2. Where complex graphics are involved, they are followed by text descriptions in detail. The alt tag is important because it describes the actual purpose of the objects.
  3. If you have an image as a link as well, here you will need to specify the alt tag used describes the link destination along with the graphic (image).
  4. Graphics used only for the purpose decoration carry empty alt descriptions, i.e., alt=””
  • Add descriptions to any audio format
  • Add captions to video formats
  • Text transcript should be created as well
  • You can create a link to a video rather than placing them inside web pages
  • An additional link to the text transcription of videos (if not linking out)
  • Adding a link to the media player download software (if necessary)
  • Your page must update sitemap with your new pages & links
  1. An Alt attribute must be there in all tags.
  2. Make sure that the tables with data have row headers and columns with appropriate identification. The <th> html attribute should be used.
  3. If you’ve used tables for layout purposes only, then they should not have columns or header rows. You need to be sure that appropriate headers are there for the table cells.
  4. Flashing images must not be repetitive in any webpage.
  5. Keep running checks until you’re sure that the page is without any extremely strobe-like effect. (Hint: try refreshing)
  6. You must provide a link to a page which is accessible to the disabled persons and from where the download of the plug-in is easily accessible.
  • All the Javascript, plug-ins, and applets, Powerpoint files, PDF files, etc., and the content they contain must be made accessible to assistive technologies. If that is not possible to access equivalent content, some alternative means need to be provided.
  1. LABEL element should be used if the form controls are form (text) input fields.
  2. There are cases where the text isn’t available use the title attribute.
  3. Special instructions, if any, should be included in the form within the field label attribute.
  4. Logical order of tabs must correspond to the form fields.
  5. Many disabled people rely on text readers. For them, you should have a ‘skip navigation’ button.

 

Above are the essentials that are needed to be applied. Below are some additional things that must be addressed:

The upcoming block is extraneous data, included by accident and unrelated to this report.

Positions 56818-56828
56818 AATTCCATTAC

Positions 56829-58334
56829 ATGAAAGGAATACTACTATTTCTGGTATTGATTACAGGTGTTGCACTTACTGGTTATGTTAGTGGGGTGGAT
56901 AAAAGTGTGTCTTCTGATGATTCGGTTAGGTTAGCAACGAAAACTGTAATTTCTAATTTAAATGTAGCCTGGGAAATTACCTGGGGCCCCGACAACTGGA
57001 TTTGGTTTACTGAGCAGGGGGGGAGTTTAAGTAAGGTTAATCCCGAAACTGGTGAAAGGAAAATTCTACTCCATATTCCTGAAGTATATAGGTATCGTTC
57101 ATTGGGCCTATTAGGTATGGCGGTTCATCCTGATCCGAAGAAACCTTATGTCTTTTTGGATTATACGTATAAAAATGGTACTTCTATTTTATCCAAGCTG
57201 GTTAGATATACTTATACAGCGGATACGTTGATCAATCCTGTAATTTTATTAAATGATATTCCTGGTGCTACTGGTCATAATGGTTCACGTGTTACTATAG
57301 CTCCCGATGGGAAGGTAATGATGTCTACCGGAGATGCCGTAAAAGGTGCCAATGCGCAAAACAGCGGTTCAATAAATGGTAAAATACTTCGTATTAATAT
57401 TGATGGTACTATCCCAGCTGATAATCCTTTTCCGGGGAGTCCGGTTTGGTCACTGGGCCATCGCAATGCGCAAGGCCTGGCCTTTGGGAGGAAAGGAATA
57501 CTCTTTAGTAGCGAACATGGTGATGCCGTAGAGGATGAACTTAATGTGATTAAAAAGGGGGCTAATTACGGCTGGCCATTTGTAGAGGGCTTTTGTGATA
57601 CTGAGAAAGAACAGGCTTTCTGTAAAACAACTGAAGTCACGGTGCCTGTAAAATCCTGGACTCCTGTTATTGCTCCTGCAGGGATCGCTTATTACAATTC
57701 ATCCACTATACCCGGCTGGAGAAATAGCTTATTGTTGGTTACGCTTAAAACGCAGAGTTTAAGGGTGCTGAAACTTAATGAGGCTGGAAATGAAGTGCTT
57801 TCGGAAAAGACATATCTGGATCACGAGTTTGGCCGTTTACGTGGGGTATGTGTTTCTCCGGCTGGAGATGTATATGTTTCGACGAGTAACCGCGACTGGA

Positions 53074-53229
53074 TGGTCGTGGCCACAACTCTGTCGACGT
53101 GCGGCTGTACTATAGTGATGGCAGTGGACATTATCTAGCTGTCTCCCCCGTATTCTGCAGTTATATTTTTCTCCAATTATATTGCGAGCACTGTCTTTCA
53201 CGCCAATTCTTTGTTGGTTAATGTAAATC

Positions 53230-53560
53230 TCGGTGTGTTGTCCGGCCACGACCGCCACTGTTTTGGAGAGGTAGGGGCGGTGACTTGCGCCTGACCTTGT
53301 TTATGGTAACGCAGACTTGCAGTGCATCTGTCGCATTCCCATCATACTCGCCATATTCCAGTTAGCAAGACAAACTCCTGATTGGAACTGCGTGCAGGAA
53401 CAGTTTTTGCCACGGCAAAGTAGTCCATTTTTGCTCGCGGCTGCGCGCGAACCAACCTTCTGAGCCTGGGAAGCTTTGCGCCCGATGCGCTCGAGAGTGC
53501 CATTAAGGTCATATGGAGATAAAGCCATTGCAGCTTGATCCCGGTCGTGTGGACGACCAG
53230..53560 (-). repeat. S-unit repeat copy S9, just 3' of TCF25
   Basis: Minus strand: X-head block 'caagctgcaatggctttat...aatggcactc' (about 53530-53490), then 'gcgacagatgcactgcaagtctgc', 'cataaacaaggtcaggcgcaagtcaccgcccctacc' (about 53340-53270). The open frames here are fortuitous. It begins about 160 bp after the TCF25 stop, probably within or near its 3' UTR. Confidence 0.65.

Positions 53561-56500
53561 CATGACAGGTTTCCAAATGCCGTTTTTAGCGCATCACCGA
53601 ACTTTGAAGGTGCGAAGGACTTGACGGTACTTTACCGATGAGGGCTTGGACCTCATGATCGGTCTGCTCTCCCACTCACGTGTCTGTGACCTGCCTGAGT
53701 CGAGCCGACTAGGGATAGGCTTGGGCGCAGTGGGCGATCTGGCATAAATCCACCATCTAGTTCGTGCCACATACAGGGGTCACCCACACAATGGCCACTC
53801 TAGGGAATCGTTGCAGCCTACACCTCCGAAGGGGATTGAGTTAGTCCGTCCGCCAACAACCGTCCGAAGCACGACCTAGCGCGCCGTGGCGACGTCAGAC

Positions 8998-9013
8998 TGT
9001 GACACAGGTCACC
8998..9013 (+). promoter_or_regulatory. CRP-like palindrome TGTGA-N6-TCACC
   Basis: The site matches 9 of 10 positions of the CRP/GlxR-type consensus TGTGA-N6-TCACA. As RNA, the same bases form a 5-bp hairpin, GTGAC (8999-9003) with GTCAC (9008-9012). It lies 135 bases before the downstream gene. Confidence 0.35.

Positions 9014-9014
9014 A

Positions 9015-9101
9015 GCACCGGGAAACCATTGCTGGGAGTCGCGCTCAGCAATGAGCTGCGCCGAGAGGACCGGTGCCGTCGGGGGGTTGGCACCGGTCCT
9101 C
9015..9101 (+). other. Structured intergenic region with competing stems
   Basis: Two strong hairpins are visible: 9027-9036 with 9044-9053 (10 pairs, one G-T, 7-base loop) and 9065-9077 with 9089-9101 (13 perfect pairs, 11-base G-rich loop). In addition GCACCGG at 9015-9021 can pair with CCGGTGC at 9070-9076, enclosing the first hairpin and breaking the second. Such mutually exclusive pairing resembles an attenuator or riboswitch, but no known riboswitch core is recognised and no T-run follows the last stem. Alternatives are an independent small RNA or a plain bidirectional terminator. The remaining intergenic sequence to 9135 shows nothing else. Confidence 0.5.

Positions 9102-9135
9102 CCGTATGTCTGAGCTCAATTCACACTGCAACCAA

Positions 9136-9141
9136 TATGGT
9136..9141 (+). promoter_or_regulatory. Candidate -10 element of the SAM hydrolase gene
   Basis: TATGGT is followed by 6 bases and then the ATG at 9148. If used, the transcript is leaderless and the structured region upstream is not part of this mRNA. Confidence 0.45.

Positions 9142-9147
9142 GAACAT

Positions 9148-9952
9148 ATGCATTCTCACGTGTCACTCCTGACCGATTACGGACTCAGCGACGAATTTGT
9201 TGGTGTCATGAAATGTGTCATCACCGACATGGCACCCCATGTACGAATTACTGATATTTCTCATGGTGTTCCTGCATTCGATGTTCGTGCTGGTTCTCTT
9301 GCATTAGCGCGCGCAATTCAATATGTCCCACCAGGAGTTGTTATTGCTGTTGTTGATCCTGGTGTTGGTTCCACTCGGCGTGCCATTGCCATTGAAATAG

1. Certain variables should be used to indicate fonts and colors.
  2. You need to place additional SCRIPT tags in the HTML coding of pages even if they are dynamically generated or even static in nature.
  3. Many adaptive technologies exist. Disabled persons use them to view your website. Perfecting for each of them is a monumental task.

 

These adaptive technologies can change the complete viewing experience for your website (and not only the ones with disabilities) while creating navigation. If you have animation there may not be enough time for the adaptive readers to read it properly.

The ADA’s intentions are in contradiction to the latest trends in web marketing. This is because the ADA seeks to make websites more text-based rather than using a graphical approach. It ignores the potential of a graphic based website for generating more viewers and leads. What strikes the eyes has more impact on the minds of viewers.

Making your website ADA compliant is one thing and perfecting it for all audiences is another. For validation purposes, there are many tools available and that you can find by searching Google.

One thing to keep in mind is that for some time these changes would probably affect the functionality and layout of your website on some browsers. But that shouldn’t demotivate you from actually implementing these changes.

Along with costs, this process of compliance also involves an ample amount of time. Your website developer needs to invest at least 30-35 minutes per page which could go up or come down according to the complexity of your page. We say this can be a mammoth task because you’ll need to edit everything, then run checks to see if you missed anything and repeat the process until everything falls into place.

The process is long, but it is an important one as well since it would lead to more accessibility and inclusiveness. One more thing that you can do is leave your current website as it is and just make changes to its homepage. Then you can go on to create a completely separate site for the disabled. It would reduce the limations on the non-disabled site and allow a disabled site to be viewed only by the disabled audience.

Any queries are welcome as we are always here to assist you.

February 25, 2019